Since the New York State Department of Financial Services (NYDFS) launched its new means of regulating companies operating in the cryptocurrency industry, BitLicense, eight months ago in June 2015, the regulatory process has only approved one application.

Launched to foster acceptance by administrative bodies

When it was announced that the NYDFS was launching its BitLicense programme in New York, the news was met with positive remarks by leading industry professionals. Many take the view that regulation, although it may limit the cryptocurrency industry temporarily, is in reality hugely beneficial as it means there is growing acceptance by administrative bodies, and therefore hopefully, the general public will feel more comfortable using the new technology.

A spokesperson for the NYDFS tells Fortune:

“There are always going to be those who argue for little-to-no regulation, but we think that ultimately the BitLicense is going to a be a positive for the long-term health of this industry. If digital currency is going to gain wider adoption, strong consumer protections and oversight (to help ensure that customer money doesn’t fall into a black hole) will be critical.”

A number of companies, such as Bitfinex, BitQuick, BTCGuild, Eobot, Genesis Mining, GoCoin, Kraken, LocalBitcoins, Paxful, and Poloniex, made a decision to leave New York in order not to have to deal with BitLicense. “This particular piece of legislation is unnecessary and is an obstacle to free market innovation,” wrote Genesis Mining on its blog. Kraken, an exchange headquartered in San Francisco, said that the license, “comes at a price that exceeds the market opportunity of servicing New York residents. Therefore, we have no option but to withdraw our service from the state.”

Application difficulties

Despite the programme being in operation for eight months, starting in June 2015, only one license has been granted, to Circle. As reported on CoinDesk, “some of the industry’s more well-funded applicants, such as bitcoin exchange Coinbase and bitcoin storage specialist Xapo, indicated that their applications are still being processed.”

They further reported that figures provided to the media outlet by an NYDFS representative indicated that “as many as 21 industry startups are now operating under the BitLicense's safe harbor provision, but waiting for a formal confirmation that they are licensed bitcoin services providers in New York.”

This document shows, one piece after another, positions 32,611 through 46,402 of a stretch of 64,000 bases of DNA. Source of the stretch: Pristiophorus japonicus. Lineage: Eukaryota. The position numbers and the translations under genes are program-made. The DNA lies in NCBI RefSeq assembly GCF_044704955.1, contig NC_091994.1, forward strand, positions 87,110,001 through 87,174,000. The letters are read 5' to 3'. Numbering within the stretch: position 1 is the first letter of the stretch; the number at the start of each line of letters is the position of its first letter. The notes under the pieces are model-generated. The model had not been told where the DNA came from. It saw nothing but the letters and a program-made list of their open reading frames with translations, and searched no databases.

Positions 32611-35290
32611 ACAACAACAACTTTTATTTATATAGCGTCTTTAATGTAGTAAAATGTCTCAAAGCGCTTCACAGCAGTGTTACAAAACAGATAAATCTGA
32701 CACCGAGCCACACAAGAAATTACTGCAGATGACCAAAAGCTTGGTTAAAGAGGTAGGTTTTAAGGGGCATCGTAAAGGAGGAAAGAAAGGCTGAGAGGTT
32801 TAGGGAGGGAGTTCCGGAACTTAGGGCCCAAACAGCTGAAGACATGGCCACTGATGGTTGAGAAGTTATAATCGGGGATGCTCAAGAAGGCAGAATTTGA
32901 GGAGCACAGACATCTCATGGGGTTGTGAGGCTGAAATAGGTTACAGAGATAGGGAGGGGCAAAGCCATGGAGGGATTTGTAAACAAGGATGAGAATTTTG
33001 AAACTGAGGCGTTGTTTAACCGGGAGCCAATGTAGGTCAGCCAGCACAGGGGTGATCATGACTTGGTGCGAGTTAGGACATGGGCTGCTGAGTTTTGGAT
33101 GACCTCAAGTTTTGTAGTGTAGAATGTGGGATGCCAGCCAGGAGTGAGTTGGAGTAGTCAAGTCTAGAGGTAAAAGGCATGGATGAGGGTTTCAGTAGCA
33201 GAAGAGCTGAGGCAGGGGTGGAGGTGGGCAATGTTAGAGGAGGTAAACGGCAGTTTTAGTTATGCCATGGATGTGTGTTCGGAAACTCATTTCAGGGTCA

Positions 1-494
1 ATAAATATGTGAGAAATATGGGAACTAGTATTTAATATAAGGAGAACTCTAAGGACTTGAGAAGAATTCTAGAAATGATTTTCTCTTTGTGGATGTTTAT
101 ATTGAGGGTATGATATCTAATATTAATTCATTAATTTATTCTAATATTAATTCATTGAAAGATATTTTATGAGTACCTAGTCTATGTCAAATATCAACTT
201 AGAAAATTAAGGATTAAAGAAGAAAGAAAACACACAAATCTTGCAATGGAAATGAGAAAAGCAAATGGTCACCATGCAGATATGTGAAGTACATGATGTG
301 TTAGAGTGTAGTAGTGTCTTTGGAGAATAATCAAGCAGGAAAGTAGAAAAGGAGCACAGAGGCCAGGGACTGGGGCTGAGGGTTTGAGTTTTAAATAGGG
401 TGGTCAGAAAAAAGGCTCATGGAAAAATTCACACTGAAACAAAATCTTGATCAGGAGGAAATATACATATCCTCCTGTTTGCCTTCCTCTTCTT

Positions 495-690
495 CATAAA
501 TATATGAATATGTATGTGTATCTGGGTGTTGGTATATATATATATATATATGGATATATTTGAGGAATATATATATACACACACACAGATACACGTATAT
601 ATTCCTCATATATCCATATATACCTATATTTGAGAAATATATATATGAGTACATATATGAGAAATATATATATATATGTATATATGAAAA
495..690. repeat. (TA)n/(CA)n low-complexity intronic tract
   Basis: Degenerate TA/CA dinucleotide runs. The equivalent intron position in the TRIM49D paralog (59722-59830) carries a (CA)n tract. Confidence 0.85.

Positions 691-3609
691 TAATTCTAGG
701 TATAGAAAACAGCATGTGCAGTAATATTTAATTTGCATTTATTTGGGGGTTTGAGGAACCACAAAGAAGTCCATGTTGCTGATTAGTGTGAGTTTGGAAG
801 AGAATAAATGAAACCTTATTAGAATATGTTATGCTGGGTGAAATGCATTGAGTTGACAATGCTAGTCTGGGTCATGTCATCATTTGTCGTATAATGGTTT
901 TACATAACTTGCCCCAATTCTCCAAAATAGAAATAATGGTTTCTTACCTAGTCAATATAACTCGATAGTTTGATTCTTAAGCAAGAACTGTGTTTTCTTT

The application costs $5,000 but the paperwork is extensive and requires legal help, which carries additional fees. Jaron Lukasiewicz, CEO of Coinsetter, tells Fortune his company spent nearly $50,000 to apply for the BitLicense. George Frost, chief legal officer at Bitstamp, told Coindesk it was more like $100,000 for his company.

Jaron Lukasiewicz, CEO of Coinsetter

What will happen to BitLicense next

The NYDFS has been somewhat criticised by the industry, after CoinDesk spoke to former NYDFS attorney, Dana Syracuse, who defended the novel programme saying that, “the process so far does not differ from traditional Money Service Business (MSB) licenses” and that companies yet to be approved could still operate under the law’s safe harbor provision.

However, this somewhat backfired as it has long been recognised that applying for an MSB in New York State is costly, slow, and is difficult for large well politically-connected companies with armies of attorneys, accountants and the like, let alone small startups, so in saying that BitLicense’s process was no different, he inadvertently confirmed industry fears about tardy approvals.

It is not quite clear what level of action the NY Department of Financial Services will take against companies that continue to operate in New York without a BitLicense. Having a BitLicense might be considered as a “nice to have,” but not crucial. “I do think the biggest story in bitcoin in the next year,” Lukasiewicz says, “will be watching the NYDFS and seeing what develops next.”